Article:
Michele Bachmann Ends Bid Presidential Campaign

Minnesota congresswoman Michele Bachmann has ended her campaign for the White House.

Minnesota congresswoman Michele Bachmann has ended her campaign for the White House.

The Tea Party favourite made the announcement in Des Moines, Iowa, where she finished a disappointing sixth in the state's caucuses on Tuesday.

Her withdrawal from the field leaves six other contenders in the presidential race.

They are vying to become the Republican nominee to challenge President Barack Obama for the White House in November.

Former Massachusetts Governor Mitt Romney won Iowa's caucuses by a wafer-thin margin over former Pennsylvania Senator Rick Santorum.

There was speculation that Texas Governor Rick Perry, who finished fifth, might also drop out, but he tweeted on Wednesday: "Here we come South Carolina!!!"

The Perry campaign confirmed he would attend a Republican debate on Saturday in New Hampshire.

Mrs Bachmann, 55, told a news conference on Wednesday: "Last night the people of Iowa spoke with a very clear voice and so I have decided to stand aside."

She said she had "no regrets".

Mrs Bachmann did not endorse another candidate, but said: "I believe that we must rally around the person that our country and our party and our people select to be that standard bearer."

She spoke at length about her reasons for entering the race, denouncing President Obama's healthcare reforms as "left-wing social engineering", which "endangered the very future" of the US.

Mrs Bachmann, who pitched for the evangelical Christian vote, was briefly the front-runner back in August. But after fundraising woes and staff departures, she could only win 5% of votes in the state where she was born.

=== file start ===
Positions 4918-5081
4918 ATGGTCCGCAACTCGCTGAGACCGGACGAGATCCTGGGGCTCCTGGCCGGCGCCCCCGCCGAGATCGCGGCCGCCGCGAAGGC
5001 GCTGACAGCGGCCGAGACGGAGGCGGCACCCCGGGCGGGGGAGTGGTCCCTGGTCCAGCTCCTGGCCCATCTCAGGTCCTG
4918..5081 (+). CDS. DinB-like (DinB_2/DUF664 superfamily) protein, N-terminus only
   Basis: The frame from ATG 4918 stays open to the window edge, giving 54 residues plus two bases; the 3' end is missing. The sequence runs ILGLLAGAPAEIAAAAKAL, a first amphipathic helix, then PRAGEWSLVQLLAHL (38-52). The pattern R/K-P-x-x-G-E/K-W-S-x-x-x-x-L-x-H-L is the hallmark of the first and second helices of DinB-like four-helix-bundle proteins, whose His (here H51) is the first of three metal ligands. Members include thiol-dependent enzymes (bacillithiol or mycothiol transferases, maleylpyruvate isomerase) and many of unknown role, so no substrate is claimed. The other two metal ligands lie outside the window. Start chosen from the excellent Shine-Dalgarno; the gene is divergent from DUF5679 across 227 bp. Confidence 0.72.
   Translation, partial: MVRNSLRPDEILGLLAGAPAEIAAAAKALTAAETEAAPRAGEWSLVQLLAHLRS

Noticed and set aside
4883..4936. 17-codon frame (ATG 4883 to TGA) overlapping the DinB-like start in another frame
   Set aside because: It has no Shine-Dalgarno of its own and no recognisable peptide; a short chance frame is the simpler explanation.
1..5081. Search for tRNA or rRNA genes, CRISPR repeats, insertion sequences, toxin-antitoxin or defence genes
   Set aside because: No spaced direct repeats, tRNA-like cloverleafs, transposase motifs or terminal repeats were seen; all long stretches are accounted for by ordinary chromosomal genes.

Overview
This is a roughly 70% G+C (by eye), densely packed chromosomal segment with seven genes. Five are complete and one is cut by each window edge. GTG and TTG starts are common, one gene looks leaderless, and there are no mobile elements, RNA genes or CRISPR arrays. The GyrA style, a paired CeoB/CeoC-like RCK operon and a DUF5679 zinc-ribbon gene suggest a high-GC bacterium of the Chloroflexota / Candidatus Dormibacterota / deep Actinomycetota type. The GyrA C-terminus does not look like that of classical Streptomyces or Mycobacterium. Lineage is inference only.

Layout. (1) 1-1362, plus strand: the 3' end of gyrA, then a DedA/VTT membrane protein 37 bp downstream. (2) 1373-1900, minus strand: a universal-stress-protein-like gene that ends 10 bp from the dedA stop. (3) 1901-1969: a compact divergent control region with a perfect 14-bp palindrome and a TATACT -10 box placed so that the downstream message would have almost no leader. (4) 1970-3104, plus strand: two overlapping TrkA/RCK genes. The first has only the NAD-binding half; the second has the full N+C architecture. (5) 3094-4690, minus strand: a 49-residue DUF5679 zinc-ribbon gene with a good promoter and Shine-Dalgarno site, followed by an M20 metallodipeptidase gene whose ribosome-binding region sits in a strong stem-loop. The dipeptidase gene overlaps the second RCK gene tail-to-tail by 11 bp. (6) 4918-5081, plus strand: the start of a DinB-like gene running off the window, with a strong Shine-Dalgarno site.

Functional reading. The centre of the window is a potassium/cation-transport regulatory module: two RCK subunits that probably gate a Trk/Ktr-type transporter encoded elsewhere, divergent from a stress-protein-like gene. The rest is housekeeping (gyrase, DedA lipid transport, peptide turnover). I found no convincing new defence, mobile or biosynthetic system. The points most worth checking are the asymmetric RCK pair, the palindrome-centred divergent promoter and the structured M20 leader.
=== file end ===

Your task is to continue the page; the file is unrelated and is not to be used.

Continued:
After a nailbiting count Mr Romney was declared the winner in Iowa in the early hours of Wednesday.

He squeaked to victory by just eight votes, with 30,015 ballots (24.55%) against 30,007 for Mr Santorum (24.54%).

Texas congressman Ron Paul, a libertarian-leaning anti-war candidate who has attracted many younger voters, came third with 21.5% of votes.

A record 122,000 straw ballots were cast by Republicans in the largely rural state.

Before his wafer-thin victory, Mr Romney announced another high-profile endorsement, this time from Arizona Senator John McCain, the 2008 Republican nominee.

The focus now turns to New Hampshire, Mr Romney's political heartland, where a primary election will be held on Tuesday.

Mr Romney's well-financed political machine has snapped up television advertising space in the key swing state of Florida, which holds its primary at the end of this month.

He is already spending hundreds of thousands of dollars on TV ads in New Hampshire and South Carolina.

Meanwhile, former House Speaker Newt Gingrich, who came fourth in Iowa, set his sights on Mr Romney.